Princeton Election Consortium

A first draft of electoral history. Since 2004

Brief update

August 30th, 2014, 7:33am by Sam Wang

Thanks for your feedback. The comment thread from the previous post clarified my thinking. Drew Linzer dropped in! Also, welcome to Rachel Maddow viewers.

The banner at the top of the page gives the poll-based “snapshot probability” for who would end up controlling the Senate based on an election held today. Based on PEC’s track record since 2004, this will move toward the final outcome in the coming weeks.

Long-term forecasting is based on methods that worked nearly perfectly in 2010-2012. We will soon install code to display the long-term forecast, which is also based purely on polls. Currently, the long-term forecast for Democratic control on Election Day is 65%, about 2-1 odds in favor.

→ 34 CommentsTags: 2014 Election · Senate

Senate Democrats are outperforming expectations

August 28th, 2014, 9:42am by Sam Wang

[Note: this  is a work in progress. I'm basically seeking comment as I develop a November predictive model. Please give your feedback... -Sam]

I’ve been asked why the PEC Senate poll snapshot is more favorable to Democrats than forecasts you’ll find elsewhere: NYT’s The Upshot, Washington Post’s The Monkey Cage, ESPN’s FiveThirtyEight, and Daily Kos. All of these organizations show a higher probability of a Republican takeover than today’s PEC snapshot, which favors the Democrats with a 70% probability.

Today I will show that in most cases, added assumptions (i.e. special sauce) have led the media organizations to different win probabilities – which I currently believe are wrong. I’ll then outline the subtle but important implications for a November prediction. [Read more →]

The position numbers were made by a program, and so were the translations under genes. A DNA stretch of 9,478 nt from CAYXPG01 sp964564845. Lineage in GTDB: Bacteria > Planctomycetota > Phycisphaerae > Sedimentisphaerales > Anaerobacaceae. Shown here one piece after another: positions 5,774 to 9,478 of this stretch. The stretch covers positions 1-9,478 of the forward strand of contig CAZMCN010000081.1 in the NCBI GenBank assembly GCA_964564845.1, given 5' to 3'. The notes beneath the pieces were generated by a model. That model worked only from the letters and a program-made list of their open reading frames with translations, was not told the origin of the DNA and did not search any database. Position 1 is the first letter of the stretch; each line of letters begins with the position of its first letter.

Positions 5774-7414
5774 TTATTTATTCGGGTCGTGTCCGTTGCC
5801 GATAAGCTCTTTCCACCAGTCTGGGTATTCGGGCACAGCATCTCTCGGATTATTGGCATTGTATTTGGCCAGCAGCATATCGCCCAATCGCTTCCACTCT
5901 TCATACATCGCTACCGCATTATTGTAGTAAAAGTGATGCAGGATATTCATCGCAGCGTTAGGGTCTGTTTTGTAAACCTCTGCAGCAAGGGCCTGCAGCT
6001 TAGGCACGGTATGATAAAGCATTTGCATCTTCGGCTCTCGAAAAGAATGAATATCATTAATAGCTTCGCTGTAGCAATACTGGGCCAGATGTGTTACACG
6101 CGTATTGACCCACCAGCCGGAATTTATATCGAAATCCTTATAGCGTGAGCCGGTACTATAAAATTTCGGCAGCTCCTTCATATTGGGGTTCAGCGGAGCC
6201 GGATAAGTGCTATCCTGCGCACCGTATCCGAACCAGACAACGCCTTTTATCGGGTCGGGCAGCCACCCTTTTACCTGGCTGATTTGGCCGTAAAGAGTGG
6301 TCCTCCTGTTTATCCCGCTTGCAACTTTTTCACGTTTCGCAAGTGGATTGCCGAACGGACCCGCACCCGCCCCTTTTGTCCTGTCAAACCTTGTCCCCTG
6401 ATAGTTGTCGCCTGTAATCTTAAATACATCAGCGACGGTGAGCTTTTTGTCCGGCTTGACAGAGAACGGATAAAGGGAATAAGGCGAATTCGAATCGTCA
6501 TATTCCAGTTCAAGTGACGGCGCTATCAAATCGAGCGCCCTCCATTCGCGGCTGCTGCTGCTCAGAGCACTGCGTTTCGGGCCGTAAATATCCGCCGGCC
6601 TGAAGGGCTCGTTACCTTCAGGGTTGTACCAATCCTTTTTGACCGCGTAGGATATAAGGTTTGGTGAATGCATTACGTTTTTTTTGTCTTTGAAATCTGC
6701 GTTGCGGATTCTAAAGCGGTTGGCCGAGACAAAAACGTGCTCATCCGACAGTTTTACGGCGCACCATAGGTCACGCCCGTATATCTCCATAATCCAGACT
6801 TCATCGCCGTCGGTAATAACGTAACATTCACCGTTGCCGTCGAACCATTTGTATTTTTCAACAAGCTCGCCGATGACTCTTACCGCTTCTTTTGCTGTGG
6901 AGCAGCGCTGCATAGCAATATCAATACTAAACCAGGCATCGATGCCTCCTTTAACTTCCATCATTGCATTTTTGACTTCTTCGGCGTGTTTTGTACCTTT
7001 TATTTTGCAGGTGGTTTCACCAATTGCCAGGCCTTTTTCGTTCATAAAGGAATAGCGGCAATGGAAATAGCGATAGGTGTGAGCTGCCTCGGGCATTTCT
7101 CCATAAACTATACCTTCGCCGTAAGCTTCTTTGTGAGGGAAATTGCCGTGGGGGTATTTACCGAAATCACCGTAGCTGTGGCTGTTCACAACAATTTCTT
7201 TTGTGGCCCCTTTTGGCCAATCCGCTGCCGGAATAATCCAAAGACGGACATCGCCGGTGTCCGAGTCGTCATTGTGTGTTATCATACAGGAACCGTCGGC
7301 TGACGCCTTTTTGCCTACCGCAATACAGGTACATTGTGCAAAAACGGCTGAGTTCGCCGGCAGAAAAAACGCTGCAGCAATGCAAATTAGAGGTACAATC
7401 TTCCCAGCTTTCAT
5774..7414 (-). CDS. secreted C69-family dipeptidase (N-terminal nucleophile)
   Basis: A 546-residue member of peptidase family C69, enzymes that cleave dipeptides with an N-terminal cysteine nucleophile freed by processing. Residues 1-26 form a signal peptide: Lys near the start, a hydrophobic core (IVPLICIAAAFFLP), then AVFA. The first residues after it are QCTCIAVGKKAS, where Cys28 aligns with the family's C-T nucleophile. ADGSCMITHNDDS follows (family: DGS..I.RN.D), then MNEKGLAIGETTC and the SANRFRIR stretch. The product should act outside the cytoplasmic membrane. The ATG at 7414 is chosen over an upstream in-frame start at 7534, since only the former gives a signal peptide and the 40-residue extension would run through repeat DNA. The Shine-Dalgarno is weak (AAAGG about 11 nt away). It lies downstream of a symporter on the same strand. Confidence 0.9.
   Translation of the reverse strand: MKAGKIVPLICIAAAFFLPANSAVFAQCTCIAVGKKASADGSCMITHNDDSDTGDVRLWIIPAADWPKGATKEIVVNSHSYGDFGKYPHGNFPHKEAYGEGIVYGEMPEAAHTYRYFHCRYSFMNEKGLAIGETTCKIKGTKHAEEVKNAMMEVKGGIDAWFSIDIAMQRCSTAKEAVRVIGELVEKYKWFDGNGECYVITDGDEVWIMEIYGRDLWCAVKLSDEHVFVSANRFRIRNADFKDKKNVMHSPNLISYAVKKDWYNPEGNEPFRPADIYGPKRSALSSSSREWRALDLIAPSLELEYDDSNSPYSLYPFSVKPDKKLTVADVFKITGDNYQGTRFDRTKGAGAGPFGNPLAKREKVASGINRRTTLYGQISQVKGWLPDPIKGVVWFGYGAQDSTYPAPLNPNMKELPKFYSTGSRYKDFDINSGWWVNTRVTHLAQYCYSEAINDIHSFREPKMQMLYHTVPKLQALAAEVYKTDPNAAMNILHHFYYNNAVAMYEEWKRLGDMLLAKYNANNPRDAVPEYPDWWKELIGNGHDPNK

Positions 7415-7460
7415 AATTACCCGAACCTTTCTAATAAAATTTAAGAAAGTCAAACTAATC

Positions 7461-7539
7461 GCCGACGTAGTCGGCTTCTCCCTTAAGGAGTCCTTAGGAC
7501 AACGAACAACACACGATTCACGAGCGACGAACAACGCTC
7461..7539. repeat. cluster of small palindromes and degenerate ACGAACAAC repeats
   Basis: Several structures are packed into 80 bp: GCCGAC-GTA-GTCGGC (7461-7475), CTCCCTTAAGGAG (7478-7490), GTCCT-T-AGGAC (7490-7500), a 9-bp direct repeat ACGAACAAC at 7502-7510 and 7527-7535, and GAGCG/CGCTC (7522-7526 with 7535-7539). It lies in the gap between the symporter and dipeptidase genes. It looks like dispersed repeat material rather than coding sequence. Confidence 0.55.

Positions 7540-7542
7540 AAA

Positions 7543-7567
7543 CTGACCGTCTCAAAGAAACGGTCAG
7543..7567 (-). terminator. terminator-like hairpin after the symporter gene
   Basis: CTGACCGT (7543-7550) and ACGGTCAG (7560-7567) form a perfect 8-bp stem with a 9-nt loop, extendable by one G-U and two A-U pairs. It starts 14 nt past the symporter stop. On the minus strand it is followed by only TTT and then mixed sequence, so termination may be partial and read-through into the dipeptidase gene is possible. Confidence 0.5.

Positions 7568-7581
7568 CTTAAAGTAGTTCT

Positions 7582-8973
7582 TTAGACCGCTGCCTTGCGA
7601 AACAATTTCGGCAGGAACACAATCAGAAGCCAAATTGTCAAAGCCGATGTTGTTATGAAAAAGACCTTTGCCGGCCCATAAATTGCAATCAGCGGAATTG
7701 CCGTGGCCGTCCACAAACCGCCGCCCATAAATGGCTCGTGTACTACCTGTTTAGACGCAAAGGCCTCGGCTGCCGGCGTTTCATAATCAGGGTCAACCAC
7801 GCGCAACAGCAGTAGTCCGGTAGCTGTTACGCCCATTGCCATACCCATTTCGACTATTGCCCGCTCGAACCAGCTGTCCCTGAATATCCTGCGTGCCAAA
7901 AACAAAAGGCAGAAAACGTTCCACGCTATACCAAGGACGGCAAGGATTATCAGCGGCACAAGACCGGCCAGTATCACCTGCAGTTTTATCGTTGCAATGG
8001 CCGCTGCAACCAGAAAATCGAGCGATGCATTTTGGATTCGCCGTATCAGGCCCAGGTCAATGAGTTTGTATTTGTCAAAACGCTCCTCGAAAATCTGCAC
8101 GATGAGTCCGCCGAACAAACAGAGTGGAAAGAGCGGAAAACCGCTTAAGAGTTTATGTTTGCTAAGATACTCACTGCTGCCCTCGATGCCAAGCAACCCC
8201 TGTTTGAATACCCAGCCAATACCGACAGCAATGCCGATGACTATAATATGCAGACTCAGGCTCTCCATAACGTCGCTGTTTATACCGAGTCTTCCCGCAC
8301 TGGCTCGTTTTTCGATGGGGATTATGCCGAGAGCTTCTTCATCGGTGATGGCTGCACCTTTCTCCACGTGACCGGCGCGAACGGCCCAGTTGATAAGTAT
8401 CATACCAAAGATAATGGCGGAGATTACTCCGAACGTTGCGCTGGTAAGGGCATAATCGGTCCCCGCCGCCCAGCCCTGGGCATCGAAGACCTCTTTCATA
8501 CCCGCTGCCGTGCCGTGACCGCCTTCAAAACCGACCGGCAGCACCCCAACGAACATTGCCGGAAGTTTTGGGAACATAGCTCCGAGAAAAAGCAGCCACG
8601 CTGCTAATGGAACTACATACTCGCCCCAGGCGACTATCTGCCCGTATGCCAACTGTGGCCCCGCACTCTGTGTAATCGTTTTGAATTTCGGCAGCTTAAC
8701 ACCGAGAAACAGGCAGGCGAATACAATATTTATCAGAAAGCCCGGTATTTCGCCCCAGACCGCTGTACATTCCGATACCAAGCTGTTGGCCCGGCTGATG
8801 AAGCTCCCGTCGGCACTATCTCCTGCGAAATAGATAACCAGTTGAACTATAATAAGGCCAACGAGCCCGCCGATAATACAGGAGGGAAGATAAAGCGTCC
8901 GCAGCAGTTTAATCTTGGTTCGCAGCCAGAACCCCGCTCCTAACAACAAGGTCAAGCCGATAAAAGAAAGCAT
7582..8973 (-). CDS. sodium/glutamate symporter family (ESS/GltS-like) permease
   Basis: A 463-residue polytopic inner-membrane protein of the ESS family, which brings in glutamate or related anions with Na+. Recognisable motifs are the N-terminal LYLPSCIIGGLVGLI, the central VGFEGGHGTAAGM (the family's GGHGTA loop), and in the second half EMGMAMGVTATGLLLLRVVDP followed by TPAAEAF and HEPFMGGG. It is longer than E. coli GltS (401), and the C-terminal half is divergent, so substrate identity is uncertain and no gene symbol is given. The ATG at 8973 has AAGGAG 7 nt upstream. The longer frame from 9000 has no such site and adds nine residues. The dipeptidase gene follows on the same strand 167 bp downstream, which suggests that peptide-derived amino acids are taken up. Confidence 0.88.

→ 76 CommentsTags: 2014 Election · Senate

Could a Kansas independent shift control of the Senate?

August 27th, 2014, 2:36pm by Sam Wang

Normally, both Kansas Senate seats are deep red: one’s been Republican since Franklin Roosevelt was President, and the other one dates back to Woodrow Wilson. So it’s not surprising that even though incumbent Senator Pat Roberts has an abysmal 27% job approval rating, polls indicate that he would still beat his Democratic opponent, Chad Taylor. However, there’s a third option: independent Greg Orman. And a recent PPP survey indicates that Orman could beat Roberts one-on-one.

This is especially interesting because in the current polling snapshot, Republicans are most likely to control 50 or 51 seats. But what if a seat that is >90% likely to go red were suddenly to go to an independent? Check out the rest of the story here. (Then comment below.)

Update: I have more comments below:  [

→ 8 CommentsTags: 2014 Election · Senate

GOP governors pay a price for blocking the ACA

August 22nd, 2014, 9:36pm by Sam Wang

It’s a part of the GOP mantra to oppose the Affordable Care Act (also known as Obamacare) in all its forms. But does that pay off at the local level? I’ve been analyzing governor’s races around the country, and I found a surprise. I wrote about it today for The New Yorker.

→ 12 CommentsTags: 2014 Election · Politics

A wave election…or a ripple?

August 19th, 2014, 2:00pm by Sam Wang

The chairman of the National Republican Campaign Committee is confident that this November he expects a wave election. Is this true…or political trash talk? I weigh in at The New Yorker. It’s my first piece for them. Check it out!

→ 13 CommentsTags: 2014 Election · House · Politics · Senate

Why you’re wrong to get excited about “60%”

August 4th, 2014, 2:35pm by Sam Wang

Some people are excited (positively or negatively) about Nate Silver’s column today giving a probability of a GOP takeover at 60%. To cut to the chase: I do not think that number means what you think it does. [Read more →]

→ 32 CommentsTags: 2014 Election · Senate

And then there were…four?

July 30th, 2014, 4:33pm by Sam Wang

Of the 36 Senate seats up for election, up to nine of them have been worth watching closely. These races will determine who controls the Senate. Over the last month a few seem to have dropped out of consideration. Now, with a new burst of polling, the playing field – at least for now – includes as few as four races. These races, plus a few others, will be crushed by attention.

The new polls, from YouGov/NYT and other organizations, confirm what I’ve said and hinted at: Georgia might be moving out of the competitive range (toward the GOP), and maybe Alaska too (toward the Democrats). That would leave four competitive Senate races. In an election held today, there is an 85% probability that each side would have between 49 and 51 votes; much of that probability is concentrated in a perfect 50-50 split.